While the war in the DRC officially ended years ago, the continued difficulties in the country mean that great ape conservation efforts are still of the utmost importance. Through donations to conservation groups working to protect apes and provide assistance to community members, some of the hardships attributed to the residual conflict could be abated. Educating locals about the importance of ape species can be vital to reducing the number of deaths caused by hunting and disease.
Another way to alleviate this problem is to decrease the demand for the products coming from the Congo’s illegal mining and timber extraction activities. It is difficult to ensure that a product is “conflict-free”, meaning the coltan and other minerals are not from miners who worked for rebel groups or mined illegally, but it is essential to try.⁸ Supply chains can be hard to follow, but consumers can “shop smart” and support companies that are working to reduce corruption and mitigate the issue by analyzing their supply chains and doing their best to avoid illegally mined minerals. Choosing companies like these can put pressure on other companies to pursue similar policies. If manufacturers only purchased sustainably-sourced resources, the miners of the DRC would be incentivized to either work legally and sustainably or even cease mining altogether.
An additional solution is recycling–not just cell phones and electronics, in order to reduce the need for newly mined coltan and cobalt, but also products incorporating other minerals and timber that otherwise would continue to be extracted from forests of the DRC. Lessening demand through smarter purchases would reduce income options for the rebel groups, thus potentially making it possible for the Congolese Army to defeat them. This, in turn, would help decrease the violence, allowing for the eventual strengthening of the Congolese government and a gradual ending to the enduring conflict. If the government regained control, they could more easily enforce laws against poaching, mining and logging, thereby allowing remaining ape populations to thrive and come back from the brink of extinction.
These issues may seem remote to many readers, but people around the world can contribute to ape conservation efforts by sharing information about the issues, the importance of apes and potential solutions–after all, you cannot solve a problem without first realizing it exists. Once people have been educated, they should be inspired to seek out ways to help through donations, recycling and being a conscious consumer–ultimately improving conservation outcomes and helping ensure the maintenance of great ape populations.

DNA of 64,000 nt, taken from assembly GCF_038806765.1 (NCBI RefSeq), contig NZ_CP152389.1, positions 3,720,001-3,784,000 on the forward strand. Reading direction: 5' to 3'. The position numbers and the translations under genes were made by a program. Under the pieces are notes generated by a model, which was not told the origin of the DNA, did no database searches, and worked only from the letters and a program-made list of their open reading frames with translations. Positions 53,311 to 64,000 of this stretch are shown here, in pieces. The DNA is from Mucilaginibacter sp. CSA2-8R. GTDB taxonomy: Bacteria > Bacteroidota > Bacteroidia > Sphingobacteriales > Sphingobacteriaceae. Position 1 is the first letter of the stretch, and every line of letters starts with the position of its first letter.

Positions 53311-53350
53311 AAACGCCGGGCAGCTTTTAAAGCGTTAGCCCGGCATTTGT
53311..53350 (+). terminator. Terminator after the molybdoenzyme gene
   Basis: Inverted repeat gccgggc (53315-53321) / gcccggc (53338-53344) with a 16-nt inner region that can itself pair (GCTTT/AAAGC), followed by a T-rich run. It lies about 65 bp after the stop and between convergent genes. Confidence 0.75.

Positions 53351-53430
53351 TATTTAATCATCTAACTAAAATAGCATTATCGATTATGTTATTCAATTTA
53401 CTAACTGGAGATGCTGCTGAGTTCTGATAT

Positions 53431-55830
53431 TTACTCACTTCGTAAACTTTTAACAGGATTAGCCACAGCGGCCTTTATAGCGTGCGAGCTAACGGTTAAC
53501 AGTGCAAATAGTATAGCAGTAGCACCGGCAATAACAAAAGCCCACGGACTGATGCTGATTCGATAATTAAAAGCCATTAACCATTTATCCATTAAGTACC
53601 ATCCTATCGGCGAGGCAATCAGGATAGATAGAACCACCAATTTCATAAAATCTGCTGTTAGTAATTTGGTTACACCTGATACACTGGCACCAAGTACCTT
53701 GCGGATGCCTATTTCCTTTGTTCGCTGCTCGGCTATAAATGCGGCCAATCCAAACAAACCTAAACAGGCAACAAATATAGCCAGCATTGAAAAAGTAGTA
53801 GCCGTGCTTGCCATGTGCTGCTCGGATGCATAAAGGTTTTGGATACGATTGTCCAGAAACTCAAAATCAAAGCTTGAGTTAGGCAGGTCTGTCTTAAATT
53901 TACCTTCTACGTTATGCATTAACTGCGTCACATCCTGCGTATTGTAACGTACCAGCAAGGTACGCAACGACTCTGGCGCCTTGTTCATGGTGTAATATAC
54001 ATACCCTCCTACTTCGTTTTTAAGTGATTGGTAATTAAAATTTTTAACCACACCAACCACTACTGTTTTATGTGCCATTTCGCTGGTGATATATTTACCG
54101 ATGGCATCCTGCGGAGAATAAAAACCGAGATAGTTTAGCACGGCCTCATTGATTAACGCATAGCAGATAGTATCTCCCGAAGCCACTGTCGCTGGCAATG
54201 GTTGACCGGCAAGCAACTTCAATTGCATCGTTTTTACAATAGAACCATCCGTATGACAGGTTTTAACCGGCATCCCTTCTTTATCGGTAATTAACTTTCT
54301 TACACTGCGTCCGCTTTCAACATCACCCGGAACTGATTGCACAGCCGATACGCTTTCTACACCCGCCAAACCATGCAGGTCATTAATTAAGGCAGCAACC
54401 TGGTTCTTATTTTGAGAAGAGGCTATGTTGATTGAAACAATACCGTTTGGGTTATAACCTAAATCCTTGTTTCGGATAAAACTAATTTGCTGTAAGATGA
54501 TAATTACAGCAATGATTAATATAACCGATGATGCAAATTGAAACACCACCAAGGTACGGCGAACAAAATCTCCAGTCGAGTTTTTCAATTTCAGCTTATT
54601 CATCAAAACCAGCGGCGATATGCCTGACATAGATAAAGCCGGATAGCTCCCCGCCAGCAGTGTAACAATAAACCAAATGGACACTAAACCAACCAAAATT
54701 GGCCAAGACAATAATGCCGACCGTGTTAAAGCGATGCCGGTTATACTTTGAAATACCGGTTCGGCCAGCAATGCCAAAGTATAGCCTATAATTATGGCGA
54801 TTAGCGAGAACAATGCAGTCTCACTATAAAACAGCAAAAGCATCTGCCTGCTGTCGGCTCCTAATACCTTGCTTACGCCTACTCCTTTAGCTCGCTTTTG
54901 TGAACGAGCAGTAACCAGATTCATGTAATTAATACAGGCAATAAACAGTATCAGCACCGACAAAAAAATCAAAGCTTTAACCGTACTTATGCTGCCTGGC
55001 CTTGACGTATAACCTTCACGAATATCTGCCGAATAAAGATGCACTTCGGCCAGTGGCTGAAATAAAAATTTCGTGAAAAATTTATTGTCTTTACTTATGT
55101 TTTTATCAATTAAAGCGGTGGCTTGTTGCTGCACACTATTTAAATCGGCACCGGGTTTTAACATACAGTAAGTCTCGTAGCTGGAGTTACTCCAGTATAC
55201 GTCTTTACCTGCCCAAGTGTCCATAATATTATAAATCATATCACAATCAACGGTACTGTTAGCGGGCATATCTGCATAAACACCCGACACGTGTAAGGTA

- Estrada, A., Garber, P., Rylands, A., Roos, C., Fernandez-Duque, E., Di Fiore, A., … Pan, R. (2017). Impending extinction crisis of the world’s primates: Why primates matter. Science Advances, 3, e1600946.
- Zhou, L., Tian, Y., Myneni, R., Ciais, P., Saatchi, S., Liu, Y., Piao, S… Hwang, T. (2014). Widespread decline of Congo rainforest greenness in the past decade. Nature, 509, 86-92.
- Vogel, G. (2000). Conflict in Congo threatens bonobos and rare gorillas. Science, 287, 5462.
- Council on Foreign Relations. (2018). Violence in the Democratic Republic of Congo. Global Conflict Tracker. Retrieved from https://www.cfr.org/interactives/global-conflict-tracker#!/conflict/violence-in-the-democratic-republic-of-congo.
- Plumbtre, A. (2003). Lessons Learned from On-the-Ground Conservation in Rwanda and the Democratic Republic of the Congo. Journal of Sustainable Forestry, 16, 71-91.
- Ryan, S. & Walsh, P. (2011). Consequences of Non-Intervention for Infectious Disease in African Great Apes. PLoS ONE, 6(12): e29030.
- Walsh, P., Abernethy, K., Bermejo, M., Beyers, R., De Wachter, P., Ella Akou, M., … Wilkie, D. (2003). Catastrophic ape decline in western equatorial Africa. Nature, 422, 611-613.
- Moran, D., McBain, D., Kanemoto, K., Lenzen, M. & Geschke, A. (2014). Global Supply Chains of Coltan: A Hybrid Life Cycle Assessment Study Using a Social Indicator. Journal of Industrial Ecology, 19, 357-365.
Chrissy Henriques is a graduate student at Miami University studying biology with a focus on primate conservation and awareness. She completed this project as a part of her work with Project Dragonfly at Miami University in Oxford, Ohio.
Madhurya Balan is an artist, illustrator, experiential learning facilitator, gardener and re-wilder. She is a believer and practitioner in free thought, speech and choices.